using straight-ahead actions as well as pose-to-pose techniques. Our approach seeks to bring the expressiveness of real-time motion capture systems into a general-purpose multi-track system running on a graphics workstation. We emphasize the use of high-bandwidth interaction with 3D objects together with specific data reduction techniques for the automatic construction of editable representations of interactively sketched continuous parameter evolution. In this paper, we concentrate on providing a solution to the problem of applying data reduction techniques in an animation context. The requirements that must be fulfilled by the data reduction algorithm are analyzed. From the Lyche and Mrken knot removal strategy, we derive an incremental algorithm that computes a B-spline approximation to the original curve by considering only a small piece of the total curve at any time. This algorithm allows the processing of the user's captured motion in parallel with its specification, and guarantees constant latency time and memory needs for input motions composed of any number of samples. After showing the results obtained by applying our incremental algorithm to 3D animation paths, we describe an integrated environment to visually construct 3D animations, where all interaction is done directly in three dimensions. By recording the effects of user's manipulations and taking into account the temporal aspect of the interaction, straight-ahead animations can be defined. Our algorithm is automatically applied to continuous parameter evolution in order to obtain editable representations. The paper concludes with a presentation of future work.
The paper deals with the parallelization of Delaunay triangulation algorithms, giving more emphasis to pratical issues and implementation than to theoretical complexity. Two parallel implementations are presented. The first one is built on De Wall, an Ed triangulator based on an original interpretation of the divide & conquer paradigm. The second is based on an incremental construction algorithm. The parallelization strategies are presented and evaluated. The target parallel machine is a distributed computing environment, composed of coarse grain processing nodes. Results of first implementations are reported and compared with the performance of the serial versions running on a Unix workstation.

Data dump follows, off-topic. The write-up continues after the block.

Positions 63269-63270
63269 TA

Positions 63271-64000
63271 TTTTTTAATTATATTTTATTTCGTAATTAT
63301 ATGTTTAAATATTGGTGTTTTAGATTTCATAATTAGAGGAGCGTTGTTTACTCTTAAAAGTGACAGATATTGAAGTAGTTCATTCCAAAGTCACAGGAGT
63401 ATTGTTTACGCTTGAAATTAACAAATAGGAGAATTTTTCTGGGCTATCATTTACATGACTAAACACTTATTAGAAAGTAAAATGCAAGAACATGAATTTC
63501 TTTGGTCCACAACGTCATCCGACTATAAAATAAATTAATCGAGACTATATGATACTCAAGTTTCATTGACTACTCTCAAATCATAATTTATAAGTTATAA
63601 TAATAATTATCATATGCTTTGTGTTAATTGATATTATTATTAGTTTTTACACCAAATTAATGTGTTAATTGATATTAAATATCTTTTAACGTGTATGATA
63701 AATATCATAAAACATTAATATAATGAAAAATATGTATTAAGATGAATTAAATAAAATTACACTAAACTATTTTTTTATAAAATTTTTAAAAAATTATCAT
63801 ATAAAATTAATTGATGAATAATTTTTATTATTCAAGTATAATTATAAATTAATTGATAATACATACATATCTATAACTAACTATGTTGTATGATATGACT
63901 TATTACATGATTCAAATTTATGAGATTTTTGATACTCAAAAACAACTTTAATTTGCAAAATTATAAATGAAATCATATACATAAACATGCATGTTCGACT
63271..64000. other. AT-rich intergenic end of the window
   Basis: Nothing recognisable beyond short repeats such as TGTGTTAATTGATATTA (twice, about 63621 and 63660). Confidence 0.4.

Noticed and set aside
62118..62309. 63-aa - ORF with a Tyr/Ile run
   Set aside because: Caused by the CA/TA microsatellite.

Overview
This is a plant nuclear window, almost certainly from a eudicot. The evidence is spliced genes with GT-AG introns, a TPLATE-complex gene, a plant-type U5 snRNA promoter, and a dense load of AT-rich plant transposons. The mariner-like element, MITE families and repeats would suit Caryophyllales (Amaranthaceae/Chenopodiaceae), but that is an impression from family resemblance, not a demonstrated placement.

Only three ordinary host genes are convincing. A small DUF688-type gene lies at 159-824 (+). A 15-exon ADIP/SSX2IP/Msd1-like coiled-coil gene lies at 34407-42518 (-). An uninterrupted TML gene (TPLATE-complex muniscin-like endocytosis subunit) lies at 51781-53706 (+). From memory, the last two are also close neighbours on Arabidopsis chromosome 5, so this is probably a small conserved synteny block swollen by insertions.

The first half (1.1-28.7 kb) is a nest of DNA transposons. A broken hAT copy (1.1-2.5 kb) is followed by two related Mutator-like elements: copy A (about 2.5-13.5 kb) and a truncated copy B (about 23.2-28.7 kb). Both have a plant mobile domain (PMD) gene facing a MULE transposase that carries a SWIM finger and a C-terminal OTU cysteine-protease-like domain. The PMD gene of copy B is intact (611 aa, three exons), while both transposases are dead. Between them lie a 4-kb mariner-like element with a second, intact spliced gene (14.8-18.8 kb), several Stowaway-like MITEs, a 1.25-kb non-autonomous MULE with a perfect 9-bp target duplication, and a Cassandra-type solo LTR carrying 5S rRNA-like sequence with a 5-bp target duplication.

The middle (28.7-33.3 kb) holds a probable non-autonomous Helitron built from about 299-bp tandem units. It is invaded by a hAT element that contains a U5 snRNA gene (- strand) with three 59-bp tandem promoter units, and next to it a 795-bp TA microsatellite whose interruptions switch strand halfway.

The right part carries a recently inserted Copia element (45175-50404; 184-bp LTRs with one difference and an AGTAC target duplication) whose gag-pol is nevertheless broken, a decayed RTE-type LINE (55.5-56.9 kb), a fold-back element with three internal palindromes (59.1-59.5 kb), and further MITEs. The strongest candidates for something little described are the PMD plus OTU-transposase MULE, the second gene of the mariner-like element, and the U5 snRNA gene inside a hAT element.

An algorithm for automatic reconstruction of 3D objects from their orthographic projections is presented in this paper. It makes some improvements to, and complements the, Wesley-Markowsky algorithm, which is a typical hierarchical reconstruction algorithm limited to polyhedral objects, and extracts the idea of pattern recognition expressed in the Aldefeld algorithm. It is shown in theory by analysis and in practice by implementation that the proposed algorithm successfully rejected pathological cases and found all solutions with the same set of orthographic views. Compared with the existing algorithms presented in references, this algorithm covers some more complex cases of objects incorporating cylinders.
In this paper we present a novel method to approximate the force field of a discrete 3d object with a time complexity that is linear in the number of voxels. We define a rule, similar to the distance transform, to propagate forces associated with boundary points into the interior of the object. The result of this propagation depends on the order in which the points of the object are processed. Therefore we analyze how to obtain an order-invariant approximation formula. With the resulting formula it becomes possible to approximate the force field and to use its features for a fast and topology preserving skeletonization. We use a thinning strategy on the body-centered cubic lattice to compute the skeleton and ensure that critical points of the force field are not removed. This leads to improved skeletons with respect to the properties of centeredness and rotational invariance.
In this paper, a new method for deformable 3D shape registration is proposed. The algorithm computes shape transitions based on local similarity transforms which allows to model not only as-rigid-as-possible deformations but also local and global scale. We formulate an ordinary differential equation (ODE) which describes the transition of a source shape towards a target shape. We assume that both shapes are roughly pre-aligned (e.g., frames of a motion sequence). The ODE consists of two terms. The first one causes the deformation by pulling the source shape points towards corresponding points on the target shape. Initial correspondences are estimated by closest-point search and then refined by an efficient smoothing scheme. The second term regularizes the deformation by drawing the points towards locally defined rest positions. These are given by the optimal similarity transform which matches the initial (undeformed) neighborhood of a source point to its current (deformed) neighborhood. The proposed ODE allows for a very efficient explicit numerical integration. This avoids the repeated solution of large linear systems usually done when solving the registration problem within general-purpose non-linear optimization frameworks. We experimentally validate the proposed method on a variety of real data and perform a comparison with several state-of-the-art approaches.